Mikko Koivu had plenty of reasons to bask in the spotlight Monday night — his 500th NHL game, his game-winning goal in a shootout, a much-needed road win — but the Minnesota captain preferred to stay humble in the spotlight.
The Wild, backed by 23 saves from Niklas Backstrom, won 2-1 over the Calgary Flames for their first win in five tries away from Xcel Energy Center.
"Sometimes, you need good goaltending and tonight we got it," said Koivu. "More importantly, we got the win, especially the first road win for us."
Minnesota coach Mike Yeo had nothing but good things to say about Koivu.
"In a game like that, a guy who is an offensive player and his first thought, his first priority is still defence and making sure nothing gets in the back of our net," Yeo said. "To me, that's what a guy like that should be recognized for. He's the kind of guy that you win hockey games with."
With each team having scored once in the shootout, Koivu sped in on Leland Irving and made a sharp move to his forehand to cleanly beat the Calgary goaltender.
Alex Tanguay was then stopped by the pad of Backstrom, sending the Flames to their eighth straight shootout defeat. The result came on the one-year anniversary of the last time Calgary won a shootout.
"Getting blown out in Vancouver and then we respond with an effort that could have been better. It's frustrating," said Calgary's Blair Jones, who shot first in the shootout and missed.
"The crappy thing about it is you don't score every time you go," added Jones, who is 1-for-3 in his career. "I wish I would have scored. I'm pretty angry at myself for not putting it in the back of the net and giving our team a chance to win."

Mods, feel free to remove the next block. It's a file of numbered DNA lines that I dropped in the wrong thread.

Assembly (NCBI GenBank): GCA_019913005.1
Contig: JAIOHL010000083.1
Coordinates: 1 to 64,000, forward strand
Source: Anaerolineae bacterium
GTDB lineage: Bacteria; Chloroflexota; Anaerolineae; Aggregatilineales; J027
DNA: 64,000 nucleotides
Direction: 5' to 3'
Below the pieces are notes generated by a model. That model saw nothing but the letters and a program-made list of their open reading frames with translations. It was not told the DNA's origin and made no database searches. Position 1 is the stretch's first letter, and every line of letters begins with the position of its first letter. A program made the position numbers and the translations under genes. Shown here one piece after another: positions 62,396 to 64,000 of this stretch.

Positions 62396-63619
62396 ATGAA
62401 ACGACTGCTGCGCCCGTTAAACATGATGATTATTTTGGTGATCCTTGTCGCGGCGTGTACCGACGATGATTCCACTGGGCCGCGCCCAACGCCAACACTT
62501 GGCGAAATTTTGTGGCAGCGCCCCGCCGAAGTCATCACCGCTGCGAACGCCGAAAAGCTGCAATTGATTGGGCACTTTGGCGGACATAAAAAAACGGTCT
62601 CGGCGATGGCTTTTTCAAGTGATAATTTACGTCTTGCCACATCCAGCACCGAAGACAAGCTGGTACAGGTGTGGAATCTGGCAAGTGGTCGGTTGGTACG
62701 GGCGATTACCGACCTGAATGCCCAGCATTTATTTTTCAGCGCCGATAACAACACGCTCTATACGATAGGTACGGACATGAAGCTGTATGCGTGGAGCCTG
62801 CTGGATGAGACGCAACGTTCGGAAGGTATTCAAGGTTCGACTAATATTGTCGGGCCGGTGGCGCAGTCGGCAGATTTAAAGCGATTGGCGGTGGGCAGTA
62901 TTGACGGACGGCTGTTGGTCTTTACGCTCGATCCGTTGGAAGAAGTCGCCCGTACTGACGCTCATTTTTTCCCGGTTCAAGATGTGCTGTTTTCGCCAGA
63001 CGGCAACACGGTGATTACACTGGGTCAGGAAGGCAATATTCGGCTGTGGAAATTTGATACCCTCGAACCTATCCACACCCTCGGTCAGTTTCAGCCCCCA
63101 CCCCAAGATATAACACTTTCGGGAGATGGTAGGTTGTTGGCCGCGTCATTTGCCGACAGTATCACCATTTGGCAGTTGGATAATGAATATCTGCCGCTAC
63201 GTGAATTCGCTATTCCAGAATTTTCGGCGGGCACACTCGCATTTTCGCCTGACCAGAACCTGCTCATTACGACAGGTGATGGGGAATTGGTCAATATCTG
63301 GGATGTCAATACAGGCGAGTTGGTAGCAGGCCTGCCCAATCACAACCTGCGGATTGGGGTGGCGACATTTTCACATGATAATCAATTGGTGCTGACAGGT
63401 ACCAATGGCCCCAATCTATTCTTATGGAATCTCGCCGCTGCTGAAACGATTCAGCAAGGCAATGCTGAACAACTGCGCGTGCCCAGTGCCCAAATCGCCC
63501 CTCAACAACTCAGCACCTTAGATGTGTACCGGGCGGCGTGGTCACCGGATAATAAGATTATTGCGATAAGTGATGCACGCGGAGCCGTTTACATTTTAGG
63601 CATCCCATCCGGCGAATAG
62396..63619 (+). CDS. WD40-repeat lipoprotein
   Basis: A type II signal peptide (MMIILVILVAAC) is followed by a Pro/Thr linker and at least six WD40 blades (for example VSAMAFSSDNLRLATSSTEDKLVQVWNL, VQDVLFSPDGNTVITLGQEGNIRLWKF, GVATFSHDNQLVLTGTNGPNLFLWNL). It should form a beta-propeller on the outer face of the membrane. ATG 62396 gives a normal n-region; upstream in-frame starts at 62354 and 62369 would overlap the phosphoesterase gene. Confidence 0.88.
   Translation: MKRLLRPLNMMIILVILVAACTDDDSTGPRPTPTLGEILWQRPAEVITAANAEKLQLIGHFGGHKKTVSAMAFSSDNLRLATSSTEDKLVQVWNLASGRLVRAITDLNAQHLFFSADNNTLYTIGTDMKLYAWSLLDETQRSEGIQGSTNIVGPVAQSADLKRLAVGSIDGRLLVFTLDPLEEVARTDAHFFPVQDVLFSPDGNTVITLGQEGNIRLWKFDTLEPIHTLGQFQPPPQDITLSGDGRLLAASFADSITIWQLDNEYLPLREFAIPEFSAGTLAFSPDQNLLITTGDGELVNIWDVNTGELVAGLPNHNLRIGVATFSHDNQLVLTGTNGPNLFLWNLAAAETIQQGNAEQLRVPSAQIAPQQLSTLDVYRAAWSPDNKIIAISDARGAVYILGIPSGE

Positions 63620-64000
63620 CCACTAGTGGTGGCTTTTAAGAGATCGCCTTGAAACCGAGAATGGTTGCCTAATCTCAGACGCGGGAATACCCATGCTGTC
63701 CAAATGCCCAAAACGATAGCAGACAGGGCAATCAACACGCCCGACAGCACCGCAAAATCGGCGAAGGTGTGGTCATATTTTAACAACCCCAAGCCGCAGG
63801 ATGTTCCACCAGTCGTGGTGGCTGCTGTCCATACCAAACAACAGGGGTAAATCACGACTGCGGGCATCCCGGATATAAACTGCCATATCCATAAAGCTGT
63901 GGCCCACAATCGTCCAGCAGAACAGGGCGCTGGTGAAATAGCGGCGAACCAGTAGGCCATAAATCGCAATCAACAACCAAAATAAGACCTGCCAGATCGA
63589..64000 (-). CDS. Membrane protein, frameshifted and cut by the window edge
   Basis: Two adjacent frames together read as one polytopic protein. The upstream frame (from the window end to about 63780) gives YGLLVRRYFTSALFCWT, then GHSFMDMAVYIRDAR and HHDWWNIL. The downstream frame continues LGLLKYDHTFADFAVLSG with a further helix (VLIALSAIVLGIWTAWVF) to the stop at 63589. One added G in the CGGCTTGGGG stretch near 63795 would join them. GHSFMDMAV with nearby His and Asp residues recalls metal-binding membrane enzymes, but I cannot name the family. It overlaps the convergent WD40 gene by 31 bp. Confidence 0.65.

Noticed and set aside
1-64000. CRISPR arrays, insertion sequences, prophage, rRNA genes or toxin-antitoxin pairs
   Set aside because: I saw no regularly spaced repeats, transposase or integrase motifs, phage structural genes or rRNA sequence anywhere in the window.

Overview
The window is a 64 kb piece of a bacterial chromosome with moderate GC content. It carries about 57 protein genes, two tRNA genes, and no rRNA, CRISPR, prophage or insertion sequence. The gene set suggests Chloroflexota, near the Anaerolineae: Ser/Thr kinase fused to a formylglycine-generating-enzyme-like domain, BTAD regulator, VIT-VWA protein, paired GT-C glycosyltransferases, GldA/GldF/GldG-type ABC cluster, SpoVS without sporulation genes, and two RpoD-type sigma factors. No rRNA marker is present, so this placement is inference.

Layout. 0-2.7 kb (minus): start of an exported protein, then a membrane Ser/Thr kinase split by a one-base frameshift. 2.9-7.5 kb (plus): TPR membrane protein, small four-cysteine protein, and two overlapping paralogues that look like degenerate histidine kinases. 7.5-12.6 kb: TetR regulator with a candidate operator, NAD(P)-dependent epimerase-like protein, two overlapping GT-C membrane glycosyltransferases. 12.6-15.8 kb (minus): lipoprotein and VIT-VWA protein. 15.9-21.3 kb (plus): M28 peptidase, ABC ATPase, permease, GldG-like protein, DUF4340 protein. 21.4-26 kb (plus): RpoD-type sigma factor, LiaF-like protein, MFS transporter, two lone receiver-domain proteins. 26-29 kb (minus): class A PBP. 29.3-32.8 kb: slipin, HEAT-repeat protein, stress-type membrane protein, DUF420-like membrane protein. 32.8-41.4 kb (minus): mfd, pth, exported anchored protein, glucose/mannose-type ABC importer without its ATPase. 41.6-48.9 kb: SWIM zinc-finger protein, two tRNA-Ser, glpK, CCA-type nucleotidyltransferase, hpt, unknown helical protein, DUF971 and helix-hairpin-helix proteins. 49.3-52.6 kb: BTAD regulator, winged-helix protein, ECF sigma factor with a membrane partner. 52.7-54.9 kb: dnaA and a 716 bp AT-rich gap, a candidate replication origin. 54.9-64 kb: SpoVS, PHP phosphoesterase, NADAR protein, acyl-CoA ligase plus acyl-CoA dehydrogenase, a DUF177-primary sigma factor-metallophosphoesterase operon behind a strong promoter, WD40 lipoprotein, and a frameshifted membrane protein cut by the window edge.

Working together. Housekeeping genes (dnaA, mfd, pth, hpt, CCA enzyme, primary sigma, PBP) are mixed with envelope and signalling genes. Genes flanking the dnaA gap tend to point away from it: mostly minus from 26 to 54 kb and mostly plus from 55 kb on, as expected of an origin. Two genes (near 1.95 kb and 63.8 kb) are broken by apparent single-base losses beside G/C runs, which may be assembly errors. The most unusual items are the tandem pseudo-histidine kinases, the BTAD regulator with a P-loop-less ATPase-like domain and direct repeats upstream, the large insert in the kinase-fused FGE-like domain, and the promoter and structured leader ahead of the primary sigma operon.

Kyle Brodziak scored in regulation for Minnesota (6-5-1).
Jiri Hudler scored for Calgary (3-4-3), which opened up a three-game homestand with the first in a stretch of six games in 10 days.
Backstrom improved his career mark against Calgary to 14-9-5 in 30 starts. He entered the night with a 1.91 goals-against average and .932 save percentage against the Flames.
"It's never easy. It seems like it's always a one-goal game," said Backstrom. "It's a fun building, a live building, a good crowd. It's fun to play but it's always tough."
Unhappy with his team's efforts after a 5-1 loss to the Vancouver Canucks, Flames coach Bob Hartley completely retooled his lines. Among the changes, struggling captain Jarome Iginla opened the game on a line with Hudler on left wing and centred by recent AHL call-up Ben Street, who was playing his second career game.
"Our fans certainly deserved that win. We battled, but not as consistently as I would have liked," said Hartley, who reunited Iginla with Tanguay and Curtis Glencross by game's end. "It seems that we dominated some parts and they dominated us in some other parts."
Trailing 1-0 after two periods, Calgary tied it 1:28 into the third when Hudler scored on a two-on-one.
The goal came after Brodziak opened the scoring with 1:38 left in the second period, taking advantage of a turnover deep in the Flames' end when Iginla failed to get the puck out.
It was the first goal of the season for the 28-year-old, who was coming off a year in which he recorded career highs for goals (22) and points (44). This year has been a struggle. Brodziak entered the night with no goals, one assist and his minus-6 was better than only Suter's minus-7.
"Finally," said Brodziak, cracking a smile. "Hopefully they'll come more often. It's tough to explain sometimes when it's not going in. It's not something you can dwell on, you just have to focus on playing a strong game."
With Miikka Kiprusoff out with a lower-body injury, Irving's third consecutive start and 10th career start was also his first ever appearance at the Scotiabank Saddledome.
He didn't have long to settle his nerves as he was tested in the opening minute by Koivu, who pounced on Tanguay's giveaway but had his close-in shot turned aside by Irving. The 24-year-old goalie finished the game with 23 saves.
"I take pride in shootouts as a goaltender but it wasn't there tonight," said Irving, who was also beaten by Zach Parise on the first shot.